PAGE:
"MIGHT WELL BE ABOUT A BRILLIANT AND ALL-TOO-HUMAN DICTATOR IN MODERN TIMES" (KURT VONNEGUT)
WILDER, Thornton. The Ides of March. New York, London: Harper & Brothers, (1948 [i.e. 1947]). Octavo, original navy paper boards, original dust jacket.
First trade edition, issued along with a signed limited edition (750 copies), of Wilder's "rich and human novel," inscribed on the title page by him, "Raymond L— Best wishes, Thornton Wilder, Hamden Conn. July 19 1970."
Wilder's widely-praised novels and plays "lifted him to the front ranks of American men of letters. He won three Pulitzer Prizes, the first in 1928 for the novel Bridge of San Luis Rey; the second in 1938 for the play Our Town, and the third in 1943 for the drama Skin of Our Teeth." After serving in the Army in WWII, Wilder returned home to write Ides of March. A historical novel set in Rome at the time of Julius Caesar, it won praise as "a rich and human novel" (New York Times). Kurt Vonnegut, in his forward to a 2003 edition of Ides of March, wrote: "the Julius Caesar in this book, literate, well read, unburdened by ignorance and superstition, is in all respects a modern man. Ides of March, while set in Rome, might well be about a brilliant and all-too-human dictator in modern times, and what it could be like for the men and women who are close to one. The book's lesson… is that it is human nature which does not change, no matter the era or situation." Critics have observed that although "Wilder does not make the point explicitly, it is clear enough that he considered Ides of March part of the effort to marshal resistance to fascism" (Koelb, Legendary Figures, 89). First edition, first printing: with "First Edition M-W" on copyright page indicating publication in December 1947. Bruccoli & Clark III:368.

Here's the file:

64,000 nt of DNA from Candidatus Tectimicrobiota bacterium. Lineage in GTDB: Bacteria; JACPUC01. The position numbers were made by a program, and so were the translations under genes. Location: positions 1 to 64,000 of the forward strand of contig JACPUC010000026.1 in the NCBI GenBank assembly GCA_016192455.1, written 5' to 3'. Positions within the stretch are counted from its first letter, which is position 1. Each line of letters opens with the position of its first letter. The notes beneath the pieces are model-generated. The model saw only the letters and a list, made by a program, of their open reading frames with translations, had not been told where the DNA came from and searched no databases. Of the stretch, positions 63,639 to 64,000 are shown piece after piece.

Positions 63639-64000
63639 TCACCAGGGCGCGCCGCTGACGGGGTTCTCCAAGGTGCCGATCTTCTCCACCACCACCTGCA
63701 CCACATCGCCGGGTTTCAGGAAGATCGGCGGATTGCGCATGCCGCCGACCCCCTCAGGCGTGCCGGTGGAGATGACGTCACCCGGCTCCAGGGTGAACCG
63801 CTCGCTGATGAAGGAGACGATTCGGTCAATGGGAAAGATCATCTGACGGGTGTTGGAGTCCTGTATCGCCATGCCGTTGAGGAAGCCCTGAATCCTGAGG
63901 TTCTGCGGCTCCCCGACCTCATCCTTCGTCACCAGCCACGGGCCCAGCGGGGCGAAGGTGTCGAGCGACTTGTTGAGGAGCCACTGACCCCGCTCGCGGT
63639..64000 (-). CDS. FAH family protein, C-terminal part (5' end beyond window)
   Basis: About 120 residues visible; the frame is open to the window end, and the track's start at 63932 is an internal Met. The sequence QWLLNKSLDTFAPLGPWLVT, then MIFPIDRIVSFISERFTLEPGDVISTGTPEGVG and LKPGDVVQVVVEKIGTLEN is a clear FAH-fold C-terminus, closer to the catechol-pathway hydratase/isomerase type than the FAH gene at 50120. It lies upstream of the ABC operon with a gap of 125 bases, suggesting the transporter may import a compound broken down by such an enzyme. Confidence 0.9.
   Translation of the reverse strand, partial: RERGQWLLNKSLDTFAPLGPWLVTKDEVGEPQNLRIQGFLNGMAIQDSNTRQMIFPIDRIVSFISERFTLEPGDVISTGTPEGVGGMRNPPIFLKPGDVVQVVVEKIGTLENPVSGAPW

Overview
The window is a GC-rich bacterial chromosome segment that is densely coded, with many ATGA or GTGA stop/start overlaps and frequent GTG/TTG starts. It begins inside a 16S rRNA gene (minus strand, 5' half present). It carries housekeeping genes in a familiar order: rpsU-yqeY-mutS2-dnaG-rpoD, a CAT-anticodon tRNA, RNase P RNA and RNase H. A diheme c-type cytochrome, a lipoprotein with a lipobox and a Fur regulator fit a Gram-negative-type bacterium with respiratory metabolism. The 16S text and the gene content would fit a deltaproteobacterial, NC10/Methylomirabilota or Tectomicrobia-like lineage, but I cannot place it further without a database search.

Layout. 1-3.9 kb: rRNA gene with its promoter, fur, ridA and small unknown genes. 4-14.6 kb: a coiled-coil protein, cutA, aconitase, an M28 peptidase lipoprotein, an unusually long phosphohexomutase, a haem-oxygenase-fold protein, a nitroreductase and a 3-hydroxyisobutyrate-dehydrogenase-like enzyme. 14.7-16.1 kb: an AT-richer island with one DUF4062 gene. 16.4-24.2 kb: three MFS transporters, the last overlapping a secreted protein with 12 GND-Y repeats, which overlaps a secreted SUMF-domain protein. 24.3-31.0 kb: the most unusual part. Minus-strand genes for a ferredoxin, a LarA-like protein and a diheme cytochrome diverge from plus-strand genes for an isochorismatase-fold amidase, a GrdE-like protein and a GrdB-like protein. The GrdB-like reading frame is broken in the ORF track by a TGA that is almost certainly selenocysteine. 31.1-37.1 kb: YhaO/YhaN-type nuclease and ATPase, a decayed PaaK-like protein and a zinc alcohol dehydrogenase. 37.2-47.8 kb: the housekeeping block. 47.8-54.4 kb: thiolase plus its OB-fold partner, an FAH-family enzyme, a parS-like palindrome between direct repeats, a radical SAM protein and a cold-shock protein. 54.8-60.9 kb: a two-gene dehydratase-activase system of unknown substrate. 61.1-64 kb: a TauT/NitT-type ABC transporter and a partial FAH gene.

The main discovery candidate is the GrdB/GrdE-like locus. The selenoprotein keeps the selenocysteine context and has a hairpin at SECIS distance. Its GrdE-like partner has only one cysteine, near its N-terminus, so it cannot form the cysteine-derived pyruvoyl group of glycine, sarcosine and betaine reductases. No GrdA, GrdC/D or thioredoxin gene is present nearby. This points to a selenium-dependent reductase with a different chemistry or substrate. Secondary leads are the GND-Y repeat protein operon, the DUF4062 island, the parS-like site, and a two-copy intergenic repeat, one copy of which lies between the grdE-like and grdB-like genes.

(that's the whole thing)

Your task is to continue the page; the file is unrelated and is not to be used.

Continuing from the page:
Text fine with minimal edge-wear to book; lightest edge-wear to bright dust jacket. A handsome about-fine inscribed copy.